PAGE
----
Dinosaur Pile-Up - Eleven Eleven


Artist: Dinosaur Pile-Up
Album: Eleven Eleven
For fans of: Nirvana, Foo Fighters, Smashing Pumpkins
Reviewer: Ryan Panny

When Kanye West finally unleashed The Life of Pablo to Tidal subscribers after the messiest promotional campaign the music industry had ever seen, fans had a lot of questions. Would the album ever be for sale? Had “Famous” officially reignited the Taylor Swift feud? And why in God’s name is the tracklist still changing? One of the most notable discussion points, however, was centered around a track called “Father Stretch by Hands, Part 2,” which found Kanye’s entire fan base wondering out loud, “Who the hell is this guy that sounds exactly like Future?”

That guy was New York rapper Desiigner, who would soon top the Billboard singles chart thanks to a comprehensive hijacking of one artist’s musical approach. Unfortunately for the newcomer, being a carbon copy of one of the most ubiquitous modern entertainers has already proven an all-but-insurmountable obstacle. Perhaps he could learn a thing or two from British 3-piece Dinosaur Pile-Up, whose third LP Eleven Eleven instead elects to emulate a defunct, critically-lauded band from over 20 years ago.

Much of Eleven Eleven is overwhelmingly indebted to Nirvana, with frontman Matt Bigland often adopting Kurt Cobain’s raspy groan and strumming through rhythm guitar parts reminiscent of the Seattle legends’ more aggressive material like “Breed,” “Milk It,” or “Scentless Apprentice.” However, this isn’t to say that Dinosaur Pile-Up have absorbed all of Nirvana’s chaotic charisma–the songs that most prominently channel this influence do so with mixed results. Most successful is album standout “Crystalline,” a downtrodden anthem with a golden hook, airtight structure, and climactic guitar solo. Least successful is “Grim Valentine,” which is like Nevermind fresh out of a processing plant–Bigland and bassist Jim Cratchley blend into each other for a drab, repetitive riff, and Bigland’s vocal apathy is so contagious that it starts to infect the listener. “Grim Valentine” is Dinosaur Pile-Up attempting to step in Nirvana’s snow boot-sized footprints while wearing Crocs.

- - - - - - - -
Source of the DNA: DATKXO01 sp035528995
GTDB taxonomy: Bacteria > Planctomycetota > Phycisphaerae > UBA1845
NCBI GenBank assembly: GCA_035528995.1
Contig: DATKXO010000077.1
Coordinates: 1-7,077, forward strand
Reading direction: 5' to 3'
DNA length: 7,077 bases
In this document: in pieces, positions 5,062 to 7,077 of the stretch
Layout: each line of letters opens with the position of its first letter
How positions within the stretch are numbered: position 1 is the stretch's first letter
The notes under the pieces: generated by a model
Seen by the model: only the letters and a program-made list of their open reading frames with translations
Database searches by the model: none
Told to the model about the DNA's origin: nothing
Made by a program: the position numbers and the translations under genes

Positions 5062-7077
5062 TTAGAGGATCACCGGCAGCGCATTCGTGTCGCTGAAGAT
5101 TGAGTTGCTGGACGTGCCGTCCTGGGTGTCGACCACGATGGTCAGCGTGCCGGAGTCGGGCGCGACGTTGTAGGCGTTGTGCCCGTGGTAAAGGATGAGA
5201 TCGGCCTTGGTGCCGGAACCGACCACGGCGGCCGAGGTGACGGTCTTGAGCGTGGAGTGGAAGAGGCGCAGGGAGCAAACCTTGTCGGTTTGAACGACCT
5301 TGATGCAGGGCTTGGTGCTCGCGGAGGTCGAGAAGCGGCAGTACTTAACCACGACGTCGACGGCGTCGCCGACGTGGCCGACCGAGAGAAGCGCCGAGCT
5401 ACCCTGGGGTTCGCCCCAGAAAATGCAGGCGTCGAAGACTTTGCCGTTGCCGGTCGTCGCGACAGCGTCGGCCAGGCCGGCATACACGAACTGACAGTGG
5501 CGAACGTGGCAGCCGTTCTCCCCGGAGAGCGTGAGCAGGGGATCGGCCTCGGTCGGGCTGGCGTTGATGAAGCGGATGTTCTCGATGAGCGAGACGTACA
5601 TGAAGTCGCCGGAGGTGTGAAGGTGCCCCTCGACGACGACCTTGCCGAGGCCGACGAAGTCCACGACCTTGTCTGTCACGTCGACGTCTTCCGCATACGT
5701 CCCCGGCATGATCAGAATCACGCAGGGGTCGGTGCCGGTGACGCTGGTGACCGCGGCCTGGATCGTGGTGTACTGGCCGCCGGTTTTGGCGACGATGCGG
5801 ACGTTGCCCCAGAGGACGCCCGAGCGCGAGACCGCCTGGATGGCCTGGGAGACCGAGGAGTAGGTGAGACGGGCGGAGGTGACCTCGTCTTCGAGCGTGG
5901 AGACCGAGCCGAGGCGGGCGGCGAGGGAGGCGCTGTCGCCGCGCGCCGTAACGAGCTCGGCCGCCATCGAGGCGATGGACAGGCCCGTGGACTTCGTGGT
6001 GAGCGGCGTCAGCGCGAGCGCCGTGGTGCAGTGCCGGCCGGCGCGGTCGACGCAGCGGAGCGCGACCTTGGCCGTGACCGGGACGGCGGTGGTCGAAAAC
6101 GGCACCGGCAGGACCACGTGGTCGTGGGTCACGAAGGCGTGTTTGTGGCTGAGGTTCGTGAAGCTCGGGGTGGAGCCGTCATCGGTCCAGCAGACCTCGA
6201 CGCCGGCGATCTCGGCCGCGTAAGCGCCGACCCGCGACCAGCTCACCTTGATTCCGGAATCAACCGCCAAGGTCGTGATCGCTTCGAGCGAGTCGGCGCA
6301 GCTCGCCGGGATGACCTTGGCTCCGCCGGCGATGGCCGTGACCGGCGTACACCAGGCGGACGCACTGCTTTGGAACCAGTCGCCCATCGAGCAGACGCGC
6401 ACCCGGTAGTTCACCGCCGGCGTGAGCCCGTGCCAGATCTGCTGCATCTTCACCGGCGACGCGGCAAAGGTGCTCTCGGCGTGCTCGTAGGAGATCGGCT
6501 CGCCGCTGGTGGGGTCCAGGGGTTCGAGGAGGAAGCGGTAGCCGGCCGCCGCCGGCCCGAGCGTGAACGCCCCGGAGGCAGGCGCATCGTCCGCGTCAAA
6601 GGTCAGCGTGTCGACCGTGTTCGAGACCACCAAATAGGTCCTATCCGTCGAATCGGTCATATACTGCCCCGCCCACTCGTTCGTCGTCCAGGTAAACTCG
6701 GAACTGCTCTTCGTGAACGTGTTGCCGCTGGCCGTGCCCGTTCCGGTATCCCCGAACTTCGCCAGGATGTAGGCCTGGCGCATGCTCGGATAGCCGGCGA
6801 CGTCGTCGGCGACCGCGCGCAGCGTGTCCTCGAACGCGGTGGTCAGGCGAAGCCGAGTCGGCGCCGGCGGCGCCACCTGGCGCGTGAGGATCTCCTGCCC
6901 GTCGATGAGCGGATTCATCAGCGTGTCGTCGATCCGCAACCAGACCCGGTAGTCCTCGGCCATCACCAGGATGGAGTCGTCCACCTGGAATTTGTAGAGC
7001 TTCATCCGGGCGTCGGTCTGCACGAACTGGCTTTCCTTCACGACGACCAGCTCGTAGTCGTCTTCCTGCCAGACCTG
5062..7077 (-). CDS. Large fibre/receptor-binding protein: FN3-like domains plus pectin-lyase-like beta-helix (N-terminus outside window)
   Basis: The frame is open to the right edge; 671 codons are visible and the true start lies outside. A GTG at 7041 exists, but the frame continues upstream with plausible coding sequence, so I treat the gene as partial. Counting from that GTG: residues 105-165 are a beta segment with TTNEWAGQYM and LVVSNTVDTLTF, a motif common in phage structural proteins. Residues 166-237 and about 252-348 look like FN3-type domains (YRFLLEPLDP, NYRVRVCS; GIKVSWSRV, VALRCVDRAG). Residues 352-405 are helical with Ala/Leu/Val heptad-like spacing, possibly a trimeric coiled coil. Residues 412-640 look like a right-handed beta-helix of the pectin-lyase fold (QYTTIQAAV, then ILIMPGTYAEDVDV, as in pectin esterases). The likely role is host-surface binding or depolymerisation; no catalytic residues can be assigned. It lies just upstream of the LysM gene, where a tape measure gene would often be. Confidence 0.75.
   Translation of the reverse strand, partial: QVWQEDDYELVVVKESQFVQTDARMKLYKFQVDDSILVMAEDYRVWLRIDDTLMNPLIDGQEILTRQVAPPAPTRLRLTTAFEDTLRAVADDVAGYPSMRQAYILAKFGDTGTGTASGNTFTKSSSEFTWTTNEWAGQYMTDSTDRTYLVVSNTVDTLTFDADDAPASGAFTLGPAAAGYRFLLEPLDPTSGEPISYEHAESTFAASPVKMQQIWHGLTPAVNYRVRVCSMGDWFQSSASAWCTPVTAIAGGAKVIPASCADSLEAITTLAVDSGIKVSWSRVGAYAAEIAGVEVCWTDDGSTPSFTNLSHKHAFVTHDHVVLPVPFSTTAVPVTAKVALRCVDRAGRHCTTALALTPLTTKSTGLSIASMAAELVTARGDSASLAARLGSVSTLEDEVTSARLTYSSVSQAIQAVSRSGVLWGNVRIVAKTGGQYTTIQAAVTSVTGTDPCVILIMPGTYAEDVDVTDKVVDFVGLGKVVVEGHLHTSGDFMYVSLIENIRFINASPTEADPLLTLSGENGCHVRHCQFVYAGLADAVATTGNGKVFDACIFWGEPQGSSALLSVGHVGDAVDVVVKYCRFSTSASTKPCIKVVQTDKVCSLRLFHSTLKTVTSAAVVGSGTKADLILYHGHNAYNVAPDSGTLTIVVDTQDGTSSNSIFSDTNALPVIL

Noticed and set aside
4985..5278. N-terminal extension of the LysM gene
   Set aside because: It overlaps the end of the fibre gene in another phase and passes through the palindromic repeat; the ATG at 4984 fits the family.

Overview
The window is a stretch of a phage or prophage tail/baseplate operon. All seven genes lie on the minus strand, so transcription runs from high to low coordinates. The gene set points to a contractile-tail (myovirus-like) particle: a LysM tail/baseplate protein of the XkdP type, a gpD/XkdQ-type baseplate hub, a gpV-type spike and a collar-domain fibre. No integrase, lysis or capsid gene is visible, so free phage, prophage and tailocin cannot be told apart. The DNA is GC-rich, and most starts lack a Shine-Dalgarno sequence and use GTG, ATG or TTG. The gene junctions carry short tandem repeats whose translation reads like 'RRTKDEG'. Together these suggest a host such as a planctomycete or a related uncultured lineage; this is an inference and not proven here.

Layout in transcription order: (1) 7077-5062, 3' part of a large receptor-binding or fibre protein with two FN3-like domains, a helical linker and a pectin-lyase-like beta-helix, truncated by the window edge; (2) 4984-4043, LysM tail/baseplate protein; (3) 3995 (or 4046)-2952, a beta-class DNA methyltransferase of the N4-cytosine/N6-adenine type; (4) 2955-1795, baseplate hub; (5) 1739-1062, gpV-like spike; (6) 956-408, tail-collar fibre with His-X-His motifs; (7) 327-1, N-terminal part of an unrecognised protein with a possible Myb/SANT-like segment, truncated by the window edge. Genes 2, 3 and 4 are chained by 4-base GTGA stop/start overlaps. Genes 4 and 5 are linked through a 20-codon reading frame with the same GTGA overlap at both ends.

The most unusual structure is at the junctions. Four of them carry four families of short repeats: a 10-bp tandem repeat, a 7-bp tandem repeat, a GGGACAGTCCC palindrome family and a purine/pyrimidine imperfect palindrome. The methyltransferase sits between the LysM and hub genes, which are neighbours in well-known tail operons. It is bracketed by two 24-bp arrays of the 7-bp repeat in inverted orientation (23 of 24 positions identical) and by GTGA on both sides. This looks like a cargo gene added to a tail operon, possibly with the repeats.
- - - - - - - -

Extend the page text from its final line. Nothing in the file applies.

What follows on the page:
While Cobain and Co.’s fingerprints are the most prominent on Eleven Eleven, Dinosaur Pile-Up are not clones. Their beefy, overdriven guitars call to mind Queens of the Stone Age’s Songs for the Deaf, as well hints of early Rage Against the Machine in spots, particularly in the opening title cut’s monstrous groove. The band also brings a slight Speed Metal edge to the roaring “Bad Penny,” a late-album shot of adrenaline with a circle pit-friendly bridge section. “Nothing Personal” is another uptempo banger that could serve as the token aggressive song on a Foo Fighters record, fitting in with such tracks as Wasting Light’s “White Limo” and The Colour and the Shape’s “Enough Space.”

Ultimately, the LP’s most egregious flaws aren’t caused by derivative ideas but simple creative misfires. Particularly challenging are the plodding melodies on “Willow Tree,” the monotonous chugging verses in “Friend of Mine, ”and the limp angst of “Anxiety Trip,” on which Bigland delivers elementary lyrics like: “I’m different, but I don’t care / I’m awkward….I wonder if I’m loved at all.” On most of these eleven tracks, Bigland’s vague disenchantment grows tedious.

Eleven Eleven is not a record that inspires a strong reaction in either direction, because it operates within narrow musical boundaries and isn’t terribly stimulating or provocative. At its best, it’s a meat-and-potatoes tribute to the revolutionary Alternative Rock of the early ‘90s. At its worst, you just want to pop in a copy of In Utero.